Today I also managed to get WinDbg on the host to display DbgPrint messages called from the code running on the target. I also figured out how to get the driver's debugging symbols loaded in WinDbg and can successfully view and change memory, set breakpoints and step though the source code in the debugger. This means that should (when!) I encounter any issues in the driver then I'll at least be able to see what's going on!
I've installed Visual Studio 2008 and The Windows 7 DDK on my 64 bit Windows 7 development machine and have successfully compiled and tested a basic usb driver from the DDK and read data from a connected DX1. I had to jump though a few “driver-signing” hoops to get this far. Currently the 64 bit driver is only test signed and eventually I'll need a way to sign it properly.
I've also decided to take the approach used by the official ergodex drivers (different from the other available drivers) in that the driver itself will be constantly retrieving data from the DX1 rather than a user-mode application (or UMDF driver) doing so. The main reason is response time within games or other time-sensitive applications, like music. User-mode apps and drivers are slower than kernel mode drivers.
This means that I won't be able to use some of the code I've already written (it's C++, not plain C) but it'll be better in the long run.
I downloaded the latest Windows 7 DDK from Microsoft Connect today and rebuilt and re-tested the padmonitor code. I created a (local) git repository for the project which I'll get around to hosting or moving to svn + trac. I also plugged my second Ergodex DX1 into my main machine and had one pad using my drivers one one using the ergodex drivers and as expected they co-existed quite happily. I tweaked the pad monitor shutdown code and everything seems to be 100% working for me right now as per the last code-related update around this time last year! More progress soon!
Just a quick status update: I've purchased a second Ergodex DX1 (and set of keys) via ebay and I'm impressed with Windows 7 (I lost interest in Vista, hence no project activity) and I'm keen to progress this project further during the coming months and will be developing Windows 7 drivers featuring multiple-pad support which will probably work with Vista/XP too. Keep an eye on future developments!
As a side note it's such a shame to see Ergodex stagnate when they could be doing so much more with the technology, even simple things like a box of different sized keys would go along way with me.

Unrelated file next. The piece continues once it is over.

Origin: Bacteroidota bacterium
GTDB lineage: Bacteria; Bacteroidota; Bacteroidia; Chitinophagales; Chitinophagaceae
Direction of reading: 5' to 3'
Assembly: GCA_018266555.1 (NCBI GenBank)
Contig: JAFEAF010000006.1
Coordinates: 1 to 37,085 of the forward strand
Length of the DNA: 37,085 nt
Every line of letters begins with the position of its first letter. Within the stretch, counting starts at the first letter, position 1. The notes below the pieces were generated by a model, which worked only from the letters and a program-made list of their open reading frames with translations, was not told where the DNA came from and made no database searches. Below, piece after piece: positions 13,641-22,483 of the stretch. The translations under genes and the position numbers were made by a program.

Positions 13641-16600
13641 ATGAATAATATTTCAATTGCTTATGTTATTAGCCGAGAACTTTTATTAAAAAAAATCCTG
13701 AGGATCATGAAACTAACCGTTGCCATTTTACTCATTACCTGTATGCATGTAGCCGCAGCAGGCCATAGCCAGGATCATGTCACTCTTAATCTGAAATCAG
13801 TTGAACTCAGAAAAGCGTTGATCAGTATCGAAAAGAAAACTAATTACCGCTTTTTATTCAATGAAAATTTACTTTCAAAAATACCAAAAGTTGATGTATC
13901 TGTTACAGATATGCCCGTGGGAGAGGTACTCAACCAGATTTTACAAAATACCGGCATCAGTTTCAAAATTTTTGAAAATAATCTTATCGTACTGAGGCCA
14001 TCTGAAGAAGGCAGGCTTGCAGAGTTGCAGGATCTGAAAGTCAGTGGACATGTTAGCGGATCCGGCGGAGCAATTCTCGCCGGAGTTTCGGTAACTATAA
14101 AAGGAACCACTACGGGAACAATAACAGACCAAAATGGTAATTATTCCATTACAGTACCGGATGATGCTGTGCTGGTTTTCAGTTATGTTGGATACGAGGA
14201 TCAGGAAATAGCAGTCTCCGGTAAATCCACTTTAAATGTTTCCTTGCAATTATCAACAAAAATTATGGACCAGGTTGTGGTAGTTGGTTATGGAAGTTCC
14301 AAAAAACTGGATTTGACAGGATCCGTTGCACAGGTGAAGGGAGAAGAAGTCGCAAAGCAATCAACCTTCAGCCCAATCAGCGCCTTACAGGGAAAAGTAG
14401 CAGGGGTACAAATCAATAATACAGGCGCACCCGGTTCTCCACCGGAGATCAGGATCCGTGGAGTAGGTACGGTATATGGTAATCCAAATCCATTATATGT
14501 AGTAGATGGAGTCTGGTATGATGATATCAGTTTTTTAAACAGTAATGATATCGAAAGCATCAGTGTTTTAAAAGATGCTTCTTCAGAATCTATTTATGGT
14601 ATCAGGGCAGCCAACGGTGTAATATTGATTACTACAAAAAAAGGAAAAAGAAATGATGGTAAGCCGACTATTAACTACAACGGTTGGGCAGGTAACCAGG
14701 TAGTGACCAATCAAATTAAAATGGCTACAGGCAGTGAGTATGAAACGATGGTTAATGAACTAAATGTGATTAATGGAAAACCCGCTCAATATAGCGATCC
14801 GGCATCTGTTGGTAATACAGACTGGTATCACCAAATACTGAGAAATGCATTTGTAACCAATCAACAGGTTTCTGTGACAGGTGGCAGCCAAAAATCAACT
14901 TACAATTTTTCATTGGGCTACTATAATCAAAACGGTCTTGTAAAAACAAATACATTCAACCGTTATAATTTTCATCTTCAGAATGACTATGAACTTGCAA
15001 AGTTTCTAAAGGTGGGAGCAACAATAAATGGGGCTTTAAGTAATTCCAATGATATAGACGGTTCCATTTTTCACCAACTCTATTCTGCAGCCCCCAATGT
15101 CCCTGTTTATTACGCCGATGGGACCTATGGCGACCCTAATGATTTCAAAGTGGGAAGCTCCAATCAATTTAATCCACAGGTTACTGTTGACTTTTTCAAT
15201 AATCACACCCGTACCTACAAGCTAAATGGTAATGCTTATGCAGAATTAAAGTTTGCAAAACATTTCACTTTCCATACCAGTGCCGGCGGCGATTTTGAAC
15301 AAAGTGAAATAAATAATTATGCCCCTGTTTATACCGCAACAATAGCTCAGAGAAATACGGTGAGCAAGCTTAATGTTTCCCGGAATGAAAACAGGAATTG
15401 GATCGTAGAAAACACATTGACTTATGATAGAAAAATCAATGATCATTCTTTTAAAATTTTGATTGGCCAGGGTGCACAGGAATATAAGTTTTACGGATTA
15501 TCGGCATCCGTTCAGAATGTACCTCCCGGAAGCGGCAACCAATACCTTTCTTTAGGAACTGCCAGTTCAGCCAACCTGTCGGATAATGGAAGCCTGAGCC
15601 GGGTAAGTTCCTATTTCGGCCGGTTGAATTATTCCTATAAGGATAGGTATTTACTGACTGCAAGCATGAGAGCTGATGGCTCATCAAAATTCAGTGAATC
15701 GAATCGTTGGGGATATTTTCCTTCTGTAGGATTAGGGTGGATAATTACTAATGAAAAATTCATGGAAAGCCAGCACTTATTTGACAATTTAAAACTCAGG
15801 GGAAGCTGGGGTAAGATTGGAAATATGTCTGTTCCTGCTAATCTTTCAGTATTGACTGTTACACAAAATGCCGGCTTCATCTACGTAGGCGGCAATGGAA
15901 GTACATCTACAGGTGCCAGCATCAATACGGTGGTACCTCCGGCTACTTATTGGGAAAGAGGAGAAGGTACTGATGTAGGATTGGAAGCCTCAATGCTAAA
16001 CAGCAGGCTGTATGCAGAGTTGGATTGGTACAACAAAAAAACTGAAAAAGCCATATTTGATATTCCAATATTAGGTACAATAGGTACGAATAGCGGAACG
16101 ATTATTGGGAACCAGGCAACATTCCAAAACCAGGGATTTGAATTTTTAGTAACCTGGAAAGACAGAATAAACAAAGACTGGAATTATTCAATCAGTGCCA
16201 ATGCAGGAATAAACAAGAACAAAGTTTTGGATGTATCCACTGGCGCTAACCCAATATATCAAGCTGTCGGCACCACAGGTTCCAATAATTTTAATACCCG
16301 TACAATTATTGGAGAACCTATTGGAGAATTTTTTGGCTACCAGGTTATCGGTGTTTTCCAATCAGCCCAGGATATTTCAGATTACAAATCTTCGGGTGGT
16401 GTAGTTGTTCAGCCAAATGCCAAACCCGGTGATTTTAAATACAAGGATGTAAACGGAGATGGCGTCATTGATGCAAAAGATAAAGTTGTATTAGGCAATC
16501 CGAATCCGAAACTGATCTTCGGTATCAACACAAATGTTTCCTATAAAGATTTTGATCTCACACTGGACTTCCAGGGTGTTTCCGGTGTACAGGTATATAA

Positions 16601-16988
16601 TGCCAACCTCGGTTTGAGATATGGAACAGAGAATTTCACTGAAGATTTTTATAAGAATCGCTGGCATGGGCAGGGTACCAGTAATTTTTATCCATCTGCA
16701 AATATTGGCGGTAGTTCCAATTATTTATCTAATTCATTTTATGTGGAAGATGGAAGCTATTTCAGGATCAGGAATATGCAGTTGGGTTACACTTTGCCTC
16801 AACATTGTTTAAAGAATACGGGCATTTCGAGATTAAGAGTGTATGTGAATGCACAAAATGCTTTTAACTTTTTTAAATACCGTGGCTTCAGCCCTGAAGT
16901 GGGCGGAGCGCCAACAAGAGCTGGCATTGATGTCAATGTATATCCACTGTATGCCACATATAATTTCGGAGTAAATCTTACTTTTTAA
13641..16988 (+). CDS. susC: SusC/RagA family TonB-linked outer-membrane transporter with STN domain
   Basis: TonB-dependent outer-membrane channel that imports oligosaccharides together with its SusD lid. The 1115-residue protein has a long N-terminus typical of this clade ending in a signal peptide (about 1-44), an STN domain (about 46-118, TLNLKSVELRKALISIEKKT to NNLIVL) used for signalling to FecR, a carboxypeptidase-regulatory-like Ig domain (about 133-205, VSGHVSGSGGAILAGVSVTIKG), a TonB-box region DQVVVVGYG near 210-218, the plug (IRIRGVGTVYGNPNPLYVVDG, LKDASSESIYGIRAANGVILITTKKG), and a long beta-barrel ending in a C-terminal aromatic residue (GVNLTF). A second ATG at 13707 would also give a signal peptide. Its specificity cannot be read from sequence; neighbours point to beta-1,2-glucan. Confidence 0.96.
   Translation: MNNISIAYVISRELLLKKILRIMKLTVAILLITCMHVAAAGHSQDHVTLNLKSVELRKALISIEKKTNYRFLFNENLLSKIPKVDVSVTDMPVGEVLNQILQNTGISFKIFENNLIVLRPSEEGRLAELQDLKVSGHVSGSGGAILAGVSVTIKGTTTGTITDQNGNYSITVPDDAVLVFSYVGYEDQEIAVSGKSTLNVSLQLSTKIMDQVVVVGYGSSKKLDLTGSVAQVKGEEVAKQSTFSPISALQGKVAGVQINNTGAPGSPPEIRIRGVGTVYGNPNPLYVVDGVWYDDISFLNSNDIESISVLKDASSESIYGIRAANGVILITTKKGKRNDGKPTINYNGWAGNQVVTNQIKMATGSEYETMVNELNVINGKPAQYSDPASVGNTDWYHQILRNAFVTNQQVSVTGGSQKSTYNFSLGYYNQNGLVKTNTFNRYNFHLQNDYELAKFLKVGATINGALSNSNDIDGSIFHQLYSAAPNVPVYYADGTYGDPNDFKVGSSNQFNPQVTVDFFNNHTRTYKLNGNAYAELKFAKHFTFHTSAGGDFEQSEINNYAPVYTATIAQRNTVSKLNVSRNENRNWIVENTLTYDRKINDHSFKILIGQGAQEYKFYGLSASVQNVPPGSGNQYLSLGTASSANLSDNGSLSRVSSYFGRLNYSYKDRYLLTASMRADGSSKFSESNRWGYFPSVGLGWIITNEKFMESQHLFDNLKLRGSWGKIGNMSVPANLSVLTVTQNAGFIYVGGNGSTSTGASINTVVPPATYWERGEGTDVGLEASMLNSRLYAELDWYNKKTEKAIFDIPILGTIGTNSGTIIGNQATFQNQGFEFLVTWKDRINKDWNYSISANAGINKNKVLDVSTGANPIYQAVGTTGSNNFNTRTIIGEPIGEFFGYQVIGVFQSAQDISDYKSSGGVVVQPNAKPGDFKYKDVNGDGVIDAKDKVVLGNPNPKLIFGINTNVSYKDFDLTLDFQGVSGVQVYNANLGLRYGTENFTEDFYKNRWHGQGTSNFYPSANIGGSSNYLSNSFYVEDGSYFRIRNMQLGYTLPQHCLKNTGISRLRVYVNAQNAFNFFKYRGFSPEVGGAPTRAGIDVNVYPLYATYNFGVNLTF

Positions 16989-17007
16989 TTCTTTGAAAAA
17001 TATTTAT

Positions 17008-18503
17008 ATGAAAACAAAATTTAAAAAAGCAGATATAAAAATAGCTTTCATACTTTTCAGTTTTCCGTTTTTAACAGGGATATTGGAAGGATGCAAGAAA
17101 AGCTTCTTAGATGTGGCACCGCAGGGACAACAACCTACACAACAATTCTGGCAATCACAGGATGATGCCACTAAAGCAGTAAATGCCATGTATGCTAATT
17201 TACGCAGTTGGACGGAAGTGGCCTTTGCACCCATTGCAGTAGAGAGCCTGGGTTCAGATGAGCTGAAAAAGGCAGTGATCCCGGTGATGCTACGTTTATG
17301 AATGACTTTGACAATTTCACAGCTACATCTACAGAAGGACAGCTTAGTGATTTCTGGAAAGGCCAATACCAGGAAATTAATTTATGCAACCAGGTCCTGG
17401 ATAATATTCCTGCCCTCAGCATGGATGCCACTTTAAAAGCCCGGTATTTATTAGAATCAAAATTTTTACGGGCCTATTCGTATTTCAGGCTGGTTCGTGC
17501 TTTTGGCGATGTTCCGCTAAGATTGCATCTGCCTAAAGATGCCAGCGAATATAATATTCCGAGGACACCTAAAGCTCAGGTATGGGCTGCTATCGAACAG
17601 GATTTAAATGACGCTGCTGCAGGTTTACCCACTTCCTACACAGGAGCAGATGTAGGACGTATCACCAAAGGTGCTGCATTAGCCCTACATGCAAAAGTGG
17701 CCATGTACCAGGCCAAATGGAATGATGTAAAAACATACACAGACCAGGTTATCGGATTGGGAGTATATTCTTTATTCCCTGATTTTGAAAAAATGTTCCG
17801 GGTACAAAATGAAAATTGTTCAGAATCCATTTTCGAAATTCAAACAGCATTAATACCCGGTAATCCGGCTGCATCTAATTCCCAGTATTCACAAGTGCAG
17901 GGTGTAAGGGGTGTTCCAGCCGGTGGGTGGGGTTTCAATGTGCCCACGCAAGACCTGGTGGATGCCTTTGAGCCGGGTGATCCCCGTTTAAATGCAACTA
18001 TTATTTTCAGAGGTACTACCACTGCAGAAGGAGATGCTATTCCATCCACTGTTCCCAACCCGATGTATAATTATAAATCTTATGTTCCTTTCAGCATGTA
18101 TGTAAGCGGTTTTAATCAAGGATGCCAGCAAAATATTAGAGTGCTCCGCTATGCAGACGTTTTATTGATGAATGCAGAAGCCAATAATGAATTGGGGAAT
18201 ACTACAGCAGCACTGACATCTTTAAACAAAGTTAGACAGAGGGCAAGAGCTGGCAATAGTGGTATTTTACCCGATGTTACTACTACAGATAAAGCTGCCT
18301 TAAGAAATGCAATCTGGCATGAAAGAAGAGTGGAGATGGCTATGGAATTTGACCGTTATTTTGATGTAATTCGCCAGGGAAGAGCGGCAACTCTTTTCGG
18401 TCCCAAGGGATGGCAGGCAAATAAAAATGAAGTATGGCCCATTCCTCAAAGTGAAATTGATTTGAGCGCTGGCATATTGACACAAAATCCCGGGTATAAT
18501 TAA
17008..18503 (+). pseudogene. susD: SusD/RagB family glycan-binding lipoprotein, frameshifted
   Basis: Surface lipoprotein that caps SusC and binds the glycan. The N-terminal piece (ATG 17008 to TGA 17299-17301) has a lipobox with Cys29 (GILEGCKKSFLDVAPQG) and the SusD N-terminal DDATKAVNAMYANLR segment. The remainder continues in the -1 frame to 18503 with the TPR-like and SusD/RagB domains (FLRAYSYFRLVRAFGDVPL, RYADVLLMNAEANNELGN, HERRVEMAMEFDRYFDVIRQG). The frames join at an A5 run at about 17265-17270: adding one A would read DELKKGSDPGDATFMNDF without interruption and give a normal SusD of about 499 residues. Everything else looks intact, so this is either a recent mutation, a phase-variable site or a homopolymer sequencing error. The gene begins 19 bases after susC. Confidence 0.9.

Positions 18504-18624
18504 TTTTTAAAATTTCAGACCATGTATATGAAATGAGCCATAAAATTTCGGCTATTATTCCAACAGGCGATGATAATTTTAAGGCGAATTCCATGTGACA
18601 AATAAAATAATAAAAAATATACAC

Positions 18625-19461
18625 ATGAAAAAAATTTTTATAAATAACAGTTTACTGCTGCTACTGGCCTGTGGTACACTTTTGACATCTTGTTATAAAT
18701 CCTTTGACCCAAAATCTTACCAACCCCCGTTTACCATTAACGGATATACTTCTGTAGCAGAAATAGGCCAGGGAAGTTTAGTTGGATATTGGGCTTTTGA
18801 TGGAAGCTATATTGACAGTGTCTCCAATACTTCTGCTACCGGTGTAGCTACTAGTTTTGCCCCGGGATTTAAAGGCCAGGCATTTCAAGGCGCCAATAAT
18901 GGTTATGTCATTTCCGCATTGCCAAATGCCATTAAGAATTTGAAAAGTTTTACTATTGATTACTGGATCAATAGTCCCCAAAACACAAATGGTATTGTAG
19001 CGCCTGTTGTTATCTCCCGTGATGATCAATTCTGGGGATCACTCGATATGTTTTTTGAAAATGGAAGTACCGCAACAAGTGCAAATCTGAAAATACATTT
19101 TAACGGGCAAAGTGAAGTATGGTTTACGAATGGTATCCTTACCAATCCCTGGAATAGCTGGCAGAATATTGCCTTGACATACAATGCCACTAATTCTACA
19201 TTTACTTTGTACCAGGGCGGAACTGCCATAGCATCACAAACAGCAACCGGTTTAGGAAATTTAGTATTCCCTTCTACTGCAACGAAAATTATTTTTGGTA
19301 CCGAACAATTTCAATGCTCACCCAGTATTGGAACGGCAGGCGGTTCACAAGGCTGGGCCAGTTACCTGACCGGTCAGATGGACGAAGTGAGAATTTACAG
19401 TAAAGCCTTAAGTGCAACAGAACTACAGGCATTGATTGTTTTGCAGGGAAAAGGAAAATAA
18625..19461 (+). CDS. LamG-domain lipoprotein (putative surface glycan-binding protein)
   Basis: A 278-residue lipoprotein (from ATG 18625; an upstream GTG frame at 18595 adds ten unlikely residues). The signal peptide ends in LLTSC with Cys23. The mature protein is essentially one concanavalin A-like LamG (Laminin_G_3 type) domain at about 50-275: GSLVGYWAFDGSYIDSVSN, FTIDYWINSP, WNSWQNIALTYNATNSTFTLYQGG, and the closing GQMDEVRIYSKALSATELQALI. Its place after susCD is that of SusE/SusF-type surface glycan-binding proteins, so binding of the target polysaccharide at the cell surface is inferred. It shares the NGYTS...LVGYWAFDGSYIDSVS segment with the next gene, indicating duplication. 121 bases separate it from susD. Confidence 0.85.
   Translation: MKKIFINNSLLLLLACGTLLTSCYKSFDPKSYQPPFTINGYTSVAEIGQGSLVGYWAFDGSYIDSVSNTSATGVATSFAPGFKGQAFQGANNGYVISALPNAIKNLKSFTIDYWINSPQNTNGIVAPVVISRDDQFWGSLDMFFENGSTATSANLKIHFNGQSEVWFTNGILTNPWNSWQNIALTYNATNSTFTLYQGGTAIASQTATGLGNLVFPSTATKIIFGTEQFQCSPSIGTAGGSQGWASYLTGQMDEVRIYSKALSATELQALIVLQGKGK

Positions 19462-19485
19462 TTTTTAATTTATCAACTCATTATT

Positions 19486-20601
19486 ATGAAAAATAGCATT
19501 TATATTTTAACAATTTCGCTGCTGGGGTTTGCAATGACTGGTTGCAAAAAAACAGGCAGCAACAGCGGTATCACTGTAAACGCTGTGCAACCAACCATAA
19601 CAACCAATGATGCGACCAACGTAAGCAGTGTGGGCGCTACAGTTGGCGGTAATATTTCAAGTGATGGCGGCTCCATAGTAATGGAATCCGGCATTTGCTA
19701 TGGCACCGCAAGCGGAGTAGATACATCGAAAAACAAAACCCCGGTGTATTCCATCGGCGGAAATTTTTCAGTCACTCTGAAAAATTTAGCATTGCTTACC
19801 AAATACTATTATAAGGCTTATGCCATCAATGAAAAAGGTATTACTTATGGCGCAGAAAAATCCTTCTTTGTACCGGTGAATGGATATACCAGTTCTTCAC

Posted a compiled Mac OSX Intel binary for Rab's Linux driver on the download page. Also instructions on how to compile your own if you're so inclined.
Posted the Linux “driver” that I wrote last year on the download page. It's not all that exciting, but it will allow you to use your DX1 under Linux for most scenarios. It's totally separate from the C++ windows driver being worked on (much simpler, but not as feature rich as the C++ one is aiming for).
Ok, so i ripped all the startup and shutdown code from my monitoring app today and also gave each CPadDevice it's own thread and figured out why some of the older code i'd written was causing problems.
Now I have the main UI in one thread, the CPadMonitor class in it's own thread (so it can do macro related stuff without the UI thread getting in the way, plus i didn't see an easy way of coupling the ui's main loop with one or more pad's io loops), the pad monitor can spawn any number of pad devices and it owns, starts and stops their threads.
Everything seems to be working ok so far.
I've also figured out why, and equally importantly where i need critical sections in the code and moved some parts of the code around so that i need less of them.
Previously what was happening was i was queuing up commands in one thread while the thread that processed commands was running and screwing around with the command queue. Now the startup commands are queued by the same thread that processes them.
If you remember I'd never written any multi-threaded code and thus knew nothing of how to design them and what all the pitfalls and gotchas are.
I'm much happier about the code now, no horrible hacks anywhere in sight.
Still not happy with the CreateFile() usage of the USB pipes though, it seems i can't prevent the same pipe being opened more than once. Another reason to put the IO code in the driver.
Next I'm going to code device detection routines so that other people can try what i've written so far as currently it's hard coded to use one specific usb port on my machine.
It's good to finally make some progress.